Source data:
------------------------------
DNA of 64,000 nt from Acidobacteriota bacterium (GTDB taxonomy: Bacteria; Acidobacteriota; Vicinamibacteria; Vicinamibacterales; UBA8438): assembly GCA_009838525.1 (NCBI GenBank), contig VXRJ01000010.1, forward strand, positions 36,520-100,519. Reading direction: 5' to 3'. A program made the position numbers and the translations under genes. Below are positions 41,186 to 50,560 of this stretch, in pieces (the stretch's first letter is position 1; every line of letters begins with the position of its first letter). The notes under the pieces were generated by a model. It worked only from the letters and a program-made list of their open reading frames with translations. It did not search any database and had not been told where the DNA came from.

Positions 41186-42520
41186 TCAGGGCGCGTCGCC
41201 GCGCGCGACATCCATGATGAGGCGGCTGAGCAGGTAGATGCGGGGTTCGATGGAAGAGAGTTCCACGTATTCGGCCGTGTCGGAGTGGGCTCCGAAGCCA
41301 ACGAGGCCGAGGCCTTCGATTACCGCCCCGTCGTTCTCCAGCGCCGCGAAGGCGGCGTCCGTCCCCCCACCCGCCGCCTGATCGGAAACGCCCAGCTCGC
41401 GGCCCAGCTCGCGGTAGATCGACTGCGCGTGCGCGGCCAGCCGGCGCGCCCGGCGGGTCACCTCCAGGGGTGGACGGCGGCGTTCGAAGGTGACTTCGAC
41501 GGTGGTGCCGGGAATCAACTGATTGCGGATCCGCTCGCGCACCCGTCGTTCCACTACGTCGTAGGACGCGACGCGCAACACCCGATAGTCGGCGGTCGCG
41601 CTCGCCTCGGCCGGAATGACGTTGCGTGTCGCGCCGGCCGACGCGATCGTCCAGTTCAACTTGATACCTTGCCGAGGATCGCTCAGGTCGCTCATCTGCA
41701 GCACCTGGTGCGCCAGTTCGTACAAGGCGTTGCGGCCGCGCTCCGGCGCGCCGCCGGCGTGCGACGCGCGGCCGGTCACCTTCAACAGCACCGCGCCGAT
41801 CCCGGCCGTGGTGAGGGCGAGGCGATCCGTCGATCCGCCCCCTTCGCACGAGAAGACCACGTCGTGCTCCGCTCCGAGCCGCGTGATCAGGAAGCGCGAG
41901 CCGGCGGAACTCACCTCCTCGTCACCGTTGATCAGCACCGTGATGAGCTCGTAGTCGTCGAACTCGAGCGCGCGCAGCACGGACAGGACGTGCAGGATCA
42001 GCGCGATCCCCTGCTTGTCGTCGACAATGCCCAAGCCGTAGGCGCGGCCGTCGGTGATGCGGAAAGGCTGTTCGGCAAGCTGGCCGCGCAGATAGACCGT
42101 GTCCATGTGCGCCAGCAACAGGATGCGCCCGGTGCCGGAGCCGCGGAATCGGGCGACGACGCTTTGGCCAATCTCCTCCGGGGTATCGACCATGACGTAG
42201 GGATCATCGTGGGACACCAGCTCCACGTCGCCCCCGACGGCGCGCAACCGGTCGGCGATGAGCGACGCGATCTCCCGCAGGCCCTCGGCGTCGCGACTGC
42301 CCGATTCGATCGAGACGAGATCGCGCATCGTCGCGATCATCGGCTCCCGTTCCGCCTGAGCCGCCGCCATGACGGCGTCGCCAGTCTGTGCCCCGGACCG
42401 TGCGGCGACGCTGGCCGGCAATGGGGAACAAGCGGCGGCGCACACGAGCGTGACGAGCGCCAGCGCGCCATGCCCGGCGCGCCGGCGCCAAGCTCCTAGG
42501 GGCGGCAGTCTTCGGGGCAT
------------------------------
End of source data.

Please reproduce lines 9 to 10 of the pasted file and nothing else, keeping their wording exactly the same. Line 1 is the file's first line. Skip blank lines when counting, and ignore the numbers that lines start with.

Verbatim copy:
41701 GCACCTGGTGCGCCAGTTCGTACAAGGCGTTGCGGCCGCGCTCCGGCGCGCCGCCGGCGTGCGACGCGCGGCCGGTCACCTTCAACAGCACCGCGCCGAT
41801 CCCGGCCGTGGTGAGGGCGAGGCGATCCGTCGATCCGCCCCCTTCGCACGAGAAGACCACGTCGTGCTCCGCTCCGAGCCGCGTGATCAGGAAGCGCGAG